Interventions for treating persistent and intractable hiccups in adults
ABSTRACT Persistent and intractable hiccups (typically defined as lasting for more than 48 hours and one month respectively) can be of serious detriment to a patient's quality of life, although they are relatively uncommon. A wide range of pharmacological and non-pharmacological interventions have been used for the treatment of persistent and intractable hiccups. However, there is little evidence as to which interventions are effective or harmful.
The objective of this review was to evaluate the effectiveness of pharmacological and non-pharmacological interventions used in the treatment of persistent and intractable hiccups of any aetiology in adults.
Studies were identified from the following databases: CENTRAL, CDSR, DARE, MEDLINE, EMBASE, CINAHL, PsychINFO and SIGLE (last search March 2012). The search strategy for all the databases searched was based on the MEDLINE search strategy presented in Appendix 1. No additional handsearching of journals was undertaken. Investigators who are known to be carrying out research in this area were contacted for unpublished data or knowledge of the grey literature.
Studies eligible for inclusion in this review were randomised controlled trials (RCTs) or controlled clinical trials (CCTs). Inclusion criteria: adults (over 18 years old) diagnosed with persistent or intractable hiccups (hiccups lasting more than 48 hours), treated with any pharmacological or non-pharmacological intervention. Exclusion criteria: less than ten participants; no assessment of change in hiccup frequency or intensity in outcome measures.
Two independent review authors assessed each abstract and title for relevance. Disagreement on eligibility was resolved by discussion. Where no abstract was available the full paper was obtained and assessed. We obtained full copies of the studies which met the inclusion criteria for further assessment. Two review authors independently collected data from each appropriate study and entered them into the software Review Manager 5. Two independent review authors assessed the risk of bias using the RevMan 5 'Risk of bias' table following guidance from the Cochrane Handbook of Systematic Reviews of Interventions (Higgins 2009).
A total of four studies (305 participants) met the inclusion criteria. All of these studies sought to determine the effectiveness of different acupuncture techniques in the treatment of persistent and intractable hiccups. All four studies had a high risk of bias, did not compare the intervention with placebo, and failed to report side effects or adverse events for either the treatment or control groups. Due to methodological differences we were unable to perform a meta-analysis of the results. No studies investigating pharmacological interventions for persistent and intractable hiccups met the inclusion criteria.
There is insufficient evidence to guide the treatment of persistent or intractable hiccups with either pharmacological or non-pharmacological interventions.The paucity of high quality studies indicate a need for randomised placebo-controlled trials of both pharmacological and non-pharmacological treatments. As the symptom is relatively rare, trials would need to be multi-centred and possibly multi-national.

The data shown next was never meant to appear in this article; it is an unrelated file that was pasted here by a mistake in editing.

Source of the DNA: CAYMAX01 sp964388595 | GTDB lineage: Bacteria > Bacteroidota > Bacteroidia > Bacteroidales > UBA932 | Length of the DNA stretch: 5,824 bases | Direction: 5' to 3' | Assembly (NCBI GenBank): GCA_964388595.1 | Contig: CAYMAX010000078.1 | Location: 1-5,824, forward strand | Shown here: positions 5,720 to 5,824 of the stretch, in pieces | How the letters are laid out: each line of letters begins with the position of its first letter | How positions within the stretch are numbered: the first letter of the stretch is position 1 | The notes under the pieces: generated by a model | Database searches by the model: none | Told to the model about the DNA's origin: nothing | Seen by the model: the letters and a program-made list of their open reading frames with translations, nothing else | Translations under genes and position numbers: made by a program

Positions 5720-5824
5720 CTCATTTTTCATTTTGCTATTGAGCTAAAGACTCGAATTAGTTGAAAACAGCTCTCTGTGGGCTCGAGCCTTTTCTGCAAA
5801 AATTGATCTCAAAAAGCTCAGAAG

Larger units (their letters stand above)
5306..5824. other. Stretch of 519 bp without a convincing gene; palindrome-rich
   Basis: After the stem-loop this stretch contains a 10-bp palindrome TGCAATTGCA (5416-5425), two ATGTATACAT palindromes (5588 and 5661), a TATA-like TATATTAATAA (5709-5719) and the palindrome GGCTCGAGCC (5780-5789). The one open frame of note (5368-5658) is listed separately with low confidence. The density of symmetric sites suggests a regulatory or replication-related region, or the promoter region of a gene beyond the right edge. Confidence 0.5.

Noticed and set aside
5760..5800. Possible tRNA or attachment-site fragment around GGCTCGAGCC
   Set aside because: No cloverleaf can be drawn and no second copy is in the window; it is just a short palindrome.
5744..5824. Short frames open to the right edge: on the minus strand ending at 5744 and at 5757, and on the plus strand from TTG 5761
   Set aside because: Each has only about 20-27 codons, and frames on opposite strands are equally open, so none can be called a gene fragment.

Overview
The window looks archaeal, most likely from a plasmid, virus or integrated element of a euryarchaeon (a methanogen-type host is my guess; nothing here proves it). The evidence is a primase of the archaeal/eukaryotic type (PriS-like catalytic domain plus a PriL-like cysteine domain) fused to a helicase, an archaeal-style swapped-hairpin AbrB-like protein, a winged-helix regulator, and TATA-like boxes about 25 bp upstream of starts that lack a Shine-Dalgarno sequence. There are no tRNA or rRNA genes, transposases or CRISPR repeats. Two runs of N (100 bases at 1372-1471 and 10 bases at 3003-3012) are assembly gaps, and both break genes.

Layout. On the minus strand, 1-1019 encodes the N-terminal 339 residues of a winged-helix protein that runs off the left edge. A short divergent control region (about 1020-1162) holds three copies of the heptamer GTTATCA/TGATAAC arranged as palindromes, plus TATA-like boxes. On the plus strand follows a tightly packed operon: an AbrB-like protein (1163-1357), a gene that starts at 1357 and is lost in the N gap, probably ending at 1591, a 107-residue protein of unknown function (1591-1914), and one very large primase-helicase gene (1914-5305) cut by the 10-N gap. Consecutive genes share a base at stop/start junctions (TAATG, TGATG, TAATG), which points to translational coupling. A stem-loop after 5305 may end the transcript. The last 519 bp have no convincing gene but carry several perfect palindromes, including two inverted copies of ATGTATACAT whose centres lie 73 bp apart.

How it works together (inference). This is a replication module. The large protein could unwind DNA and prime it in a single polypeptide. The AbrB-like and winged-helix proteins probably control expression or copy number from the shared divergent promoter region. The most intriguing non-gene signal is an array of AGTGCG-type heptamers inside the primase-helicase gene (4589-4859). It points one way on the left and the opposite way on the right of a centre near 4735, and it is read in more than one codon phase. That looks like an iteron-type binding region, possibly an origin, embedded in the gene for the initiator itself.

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ABSTRACT: OBJECTIVE:To determine whether gabapentin is effective in the treatment of persistent or intractable hiccups.DATA SOURCES:A search of MEDLINE (1966-March 2013) using the MeSH search terms gabapentin, hiccups, and hiccups/drug therapy was performed. Additional databases searched included Web of Science (1945-March 2013) and International Pharmaceutical Abstracts (1970-March 2013) using the text words gabapentin and hiccups. Bibliographies of relevant articles were reviewed for additional citations.STUDY SELECTION AND DATA EXTRACTION:All DATA SOURCES: Because of the low incidence of persistent or intractable hiccups, few if any controlled clinical trials are conducted on the efficacy of drug treatment. Therefore, most of the data involve case reports or case series. We evaluated 17 case reports and 2 case series involving gabapentin therapy for persistent or intractable hiccups. Therapeutic outcomes with gabapentin were positive in all cases, with temporal evidence suggesting an effect, but outcomes often were obscured by combination therapy and comorbidities in some cases. Case reports suggest that gabapentin might be useful as a second-line agent in patients undergoing stroke rehabilitation or in the palliative care setting where chlorpromazine adverse effects are undesirable. Gabapentin was very well tolerated, with only a few minor adverse effects.CONCLUSIONS:Gabapentin has a similar body of evidence as other pharmacotherapeutic agents used to treat hiccups. Gabapentin is well tolerated and should be considered as a second-line agent in selected patients.Annals of Pharmacotherapy 05/2013; 47(6). DOI:10.1345/aph.1S018 · 2.92 Impact Factor